• Sue says:

      Are you sure your oven is at 250? If your oven is not calibrated perfectly this might be an issue. My chocolate melted first, then turned crumbly, and finally turned color. The stirring is what made it smooth. What chocolate are you using?

      • Mrs.J.L.V. says:

        I used Ghirardelli white chocolate chips. Finally gave up after 2 full hours. It did come together and turn golden but it never became smooth or glossy and I stirred it a long time. I did set my oven on 250. It has the consistency of grainy peanut butter.

        • Amanda says:

          Quick question. When you were stirring it for a long time, was it while it was in the oven, or once you had pulled it out? Basically, what temp was the chocolate when you gave up on it? Chocolate is only fluid up until about 160 degrees. After that, it seizes into a big mass and looks like peanut butter cookie dough. I realized that this is counterintuitive, but that’s how chocolate works. (Unless you’re using something like chocolate chips, where the manufacturer often puts in a fair amount of oil and lecithin in to prevent blooming. Then all bets are off since chips aren’t designed for melting.) You’ve got to stir the finished chocolate mass (so that is cools evenly, just putting it in the fridge won’t work) until it feel like your arm is going to fall off. I added an ounce or so of cocoa butter during the stirring to speed things along.

  5. Joanne says:

    I just bought some of this blonde chocolate and am now in love. It’s a serious addiction waiting to happen(/has happened). I didn’t realize I could make it myself!!

  6. Oh wow! This blonde chocolate sounds amazing! And how cool that you got it to work in the slow cooker! Might have to try that :)

  7. marilynr says:

    this looks fantastic! I am thinking of caramelizing the white chocolate with my slow cooker. When you it this way, do you leave the cover onthe cooker or not?

  8. I am so intrigued by this idea of blonde chocolate! I also have a bunch of macadamia nuts in my freezer just begging to be used!

  9. I have never tried to caramelize the white chocolate…this is a great bark recipe, Sue.

  10. cheri says:

    Wow! Sue, you took this to a new level, my daughter and I are making your bar chocolate this week-end. Thanks for taking this to a new level!

  11. Gorgeous! Sue, your macadamia bark with caramelized white chocolate looks divine. Like you, the first time I saw it, I conjured up all sorts of things to do with it. Love this and cannot wait to try your methods. Thanks for sharing and for stopping by my blog. I have admired yours and have pinned many of your pins. Some are legendary. :)

  12. Monique says:

    It looks like a dream:-)

  13. You just blew my mind!!! Blonde chocolate sounds amazing! I can’t wait to try it especially since you successfully made it in the slow cooker!

  14. CakePants says:

    Mmm…I’d never heard of blonde chocolate before either, but this bark looks superb! I love macadamia nuts, but rarely buy them because if I don’t have a recipe in mind to use them in, I just scarf them down plain. This looks like a good recipe to have on hand so I don’t absent-mindedly snack on all of them!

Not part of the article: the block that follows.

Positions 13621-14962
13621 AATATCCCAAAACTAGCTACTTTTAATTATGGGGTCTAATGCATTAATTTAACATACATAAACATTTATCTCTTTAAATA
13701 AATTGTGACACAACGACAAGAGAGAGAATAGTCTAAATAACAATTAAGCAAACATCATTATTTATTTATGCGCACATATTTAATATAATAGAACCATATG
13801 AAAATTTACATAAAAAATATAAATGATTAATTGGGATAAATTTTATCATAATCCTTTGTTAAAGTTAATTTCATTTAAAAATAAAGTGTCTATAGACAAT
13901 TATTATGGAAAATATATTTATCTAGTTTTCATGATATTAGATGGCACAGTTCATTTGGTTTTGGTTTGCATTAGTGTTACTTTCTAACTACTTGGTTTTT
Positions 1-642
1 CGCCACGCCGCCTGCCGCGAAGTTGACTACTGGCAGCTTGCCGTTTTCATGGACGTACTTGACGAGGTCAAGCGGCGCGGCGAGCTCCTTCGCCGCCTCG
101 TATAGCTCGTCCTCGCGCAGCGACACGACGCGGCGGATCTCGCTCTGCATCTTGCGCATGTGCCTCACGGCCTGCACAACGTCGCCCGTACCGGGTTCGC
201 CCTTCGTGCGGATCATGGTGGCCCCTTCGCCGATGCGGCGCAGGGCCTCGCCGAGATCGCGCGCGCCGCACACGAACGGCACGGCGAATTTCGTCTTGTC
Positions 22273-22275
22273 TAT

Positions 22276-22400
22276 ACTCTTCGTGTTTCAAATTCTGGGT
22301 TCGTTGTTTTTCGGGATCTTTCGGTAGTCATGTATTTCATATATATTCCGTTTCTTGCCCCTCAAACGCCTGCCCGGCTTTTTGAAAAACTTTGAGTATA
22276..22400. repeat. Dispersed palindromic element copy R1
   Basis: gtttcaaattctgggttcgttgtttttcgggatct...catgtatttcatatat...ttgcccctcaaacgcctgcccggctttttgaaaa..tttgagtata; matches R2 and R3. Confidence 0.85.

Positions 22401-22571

15. I love caramelized white chocolate! Your bark looks irresistible!

  16. Barbara says:

    That is so awesome! Love the color and I bet the flavor is divine. But……90 minutes? Yikes….wish I hadn’t given my slow cooker away. Wonder if you can do it stove top in a dbl boiler? I sometimes make my dulce de leche that way.

  17. Velva says:

    This looks divine! Wow, who would of thought you could caramelize white chocolate-delicious.


  18. Linda L. says:

    There has to be a special place in Heaven for anyone who invents a new kind of chocolate – even if it was by accident! Those are the kind of ‘accidents’ I can support. You have to wonder how many similarly brilliant accidents get thrown out every day.
    We’ll definitely give this a shot for Easter. Thanks!

  19. wow I love this bark! Boy, you really need patience to caramelize the chocolate for 90 minutes, but I am sure it’s all worth it. And, I love the Easter bark as well! Great idea!

  20. Very cool Sue, I love learning stuff like this!

  21. SallyBR says:

    This is calling my name super super loud!

    I love white chocolate and now you got me dreaming about the Blonde Chocolate – will I ever be able to rest until I find some?????

  22. Tara C says:

    I’d love to know what you did that made it successful in your slow cooker. How often did you have to stir and how long did that take, etc.?

    • Sue says:

      I should update the post and elaborate….I put the white chips in and left it on low for a couple of hours. Then I turned off the heat and stirred like crazy until it became smooth and glossy. The stirring took a while, but it worked! Your slow cooker has to have a low setting for this, the high setting would burn the chocolate.

      • Tara C says:

        Will make this using the oven for something different for Easter candy but come the holiday season, will try the slow cooker route. Thanks for the info!